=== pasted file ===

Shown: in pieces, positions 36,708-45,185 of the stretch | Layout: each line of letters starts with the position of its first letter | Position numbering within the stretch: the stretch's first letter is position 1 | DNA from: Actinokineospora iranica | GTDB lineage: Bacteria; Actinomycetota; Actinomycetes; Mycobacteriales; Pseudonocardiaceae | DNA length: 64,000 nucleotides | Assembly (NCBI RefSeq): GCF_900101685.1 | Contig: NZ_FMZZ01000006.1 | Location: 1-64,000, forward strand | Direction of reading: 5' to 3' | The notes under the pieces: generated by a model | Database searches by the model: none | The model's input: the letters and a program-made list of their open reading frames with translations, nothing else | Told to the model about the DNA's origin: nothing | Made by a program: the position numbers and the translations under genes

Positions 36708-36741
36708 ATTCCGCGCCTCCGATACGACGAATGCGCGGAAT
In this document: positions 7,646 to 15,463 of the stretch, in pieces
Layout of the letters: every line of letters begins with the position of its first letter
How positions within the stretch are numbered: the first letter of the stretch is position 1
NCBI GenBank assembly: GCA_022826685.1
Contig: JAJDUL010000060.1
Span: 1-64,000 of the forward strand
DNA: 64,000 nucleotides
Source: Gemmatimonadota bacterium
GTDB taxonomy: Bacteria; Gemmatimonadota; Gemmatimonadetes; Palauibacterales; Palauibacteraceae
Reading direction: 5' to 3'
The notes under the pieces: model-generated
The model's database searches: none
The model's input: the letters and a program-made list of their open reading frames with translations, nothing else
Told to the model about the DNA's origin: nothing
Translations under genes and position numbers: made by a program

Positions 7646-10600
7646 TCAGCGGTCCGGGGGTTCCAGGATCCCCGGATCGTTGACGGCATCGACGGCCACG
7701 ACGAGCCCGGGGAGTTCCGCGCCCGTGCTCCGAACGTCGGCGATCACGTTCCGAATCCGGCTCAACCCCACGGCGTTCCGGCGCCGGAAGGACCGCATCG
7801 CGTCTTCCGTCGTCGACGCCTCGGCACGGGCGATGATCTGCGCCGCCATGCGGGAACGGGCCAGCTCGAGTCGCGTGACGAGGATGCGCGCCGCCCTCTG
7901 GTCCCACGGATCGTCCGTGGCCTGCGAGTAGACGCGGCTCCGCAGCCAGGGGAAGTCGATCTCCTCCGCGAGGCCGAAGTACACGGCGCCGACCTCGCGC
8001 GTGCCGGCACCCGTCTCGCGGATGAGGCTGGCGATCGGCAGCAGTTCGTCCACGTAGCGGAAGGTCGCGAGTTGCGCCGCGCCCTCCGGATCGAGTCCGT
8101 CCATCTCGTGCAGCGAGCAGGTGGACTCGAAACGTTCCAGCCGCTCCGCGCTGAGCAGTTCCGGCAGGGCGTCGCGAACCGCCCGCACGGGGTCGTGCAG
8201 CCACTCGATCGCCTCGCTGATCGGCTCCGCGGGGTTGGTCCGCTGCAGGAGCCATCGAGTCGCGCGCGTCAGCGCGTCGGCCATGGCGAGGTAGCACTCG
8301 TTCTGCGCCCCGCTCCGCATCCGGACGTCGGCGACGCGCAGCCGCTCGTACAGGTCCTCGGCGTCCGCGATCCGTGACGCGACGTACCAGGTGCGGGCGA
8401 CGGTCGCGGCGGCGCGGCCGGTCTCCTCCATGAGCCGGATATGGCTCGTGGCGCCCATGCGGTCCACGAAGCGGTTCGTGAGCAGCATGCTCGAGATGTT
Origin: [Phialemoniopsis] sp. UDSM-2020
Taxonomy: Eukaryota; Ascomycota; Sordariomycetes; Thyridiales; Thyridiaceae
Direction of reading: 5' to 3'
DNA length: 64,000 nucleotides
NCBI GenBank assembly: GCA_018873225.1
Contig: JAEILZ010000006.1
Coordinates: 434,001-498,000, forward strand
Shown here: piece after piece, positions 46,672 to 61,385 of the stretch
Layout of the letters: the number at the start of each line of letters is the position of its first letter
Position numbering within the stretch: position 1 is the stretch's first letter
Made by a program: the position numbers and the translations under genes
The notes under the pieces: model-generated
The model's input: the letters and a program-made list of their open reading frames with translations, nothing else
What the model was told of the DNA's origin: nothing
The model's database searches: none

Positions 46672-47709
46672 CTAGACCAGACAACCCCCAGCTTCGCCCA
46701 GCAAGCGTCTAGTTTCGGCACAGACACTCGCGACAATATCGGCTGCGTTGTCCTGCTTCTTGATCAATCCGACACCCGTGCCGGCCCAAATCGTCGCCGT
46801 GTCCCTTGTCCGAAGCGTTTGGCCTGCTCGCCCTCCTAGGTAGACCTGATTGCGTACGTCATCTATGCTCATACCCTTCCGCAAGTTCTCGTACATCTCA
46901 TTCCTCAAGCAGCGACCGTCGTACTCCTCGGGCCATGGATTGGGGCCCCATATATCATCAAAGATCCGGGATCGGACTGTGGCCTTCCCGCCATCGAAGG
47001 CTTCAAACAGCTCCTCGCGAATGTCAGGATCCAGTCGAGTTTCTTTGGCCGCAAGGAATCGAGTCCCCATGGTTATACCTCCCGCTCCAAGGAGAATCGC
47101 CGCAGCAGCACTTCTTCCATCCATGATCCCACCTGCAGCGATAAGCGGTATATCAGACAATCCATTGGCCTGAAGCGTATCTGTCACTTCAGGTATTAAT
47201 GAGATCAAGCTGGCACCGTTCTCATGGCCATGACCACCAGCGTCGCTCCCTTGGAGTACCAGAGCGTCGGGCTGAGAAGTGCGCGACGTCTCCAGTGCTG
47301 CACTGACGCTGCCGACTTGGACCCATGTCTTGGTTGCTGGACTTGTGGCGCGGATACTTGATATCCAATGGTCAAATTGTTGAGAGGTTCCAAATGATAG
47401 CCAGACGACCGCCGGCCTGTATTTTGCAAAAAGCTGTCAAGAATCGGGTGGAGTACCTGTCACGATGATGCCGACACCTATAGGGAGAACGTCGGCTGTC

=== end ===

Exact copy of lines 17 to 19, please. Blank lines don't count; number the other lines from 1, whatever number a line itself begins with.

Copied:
Told to the model about the DNA's origin: nothing
Translations under genes and position numbers: made by a program

Positions 7646-10600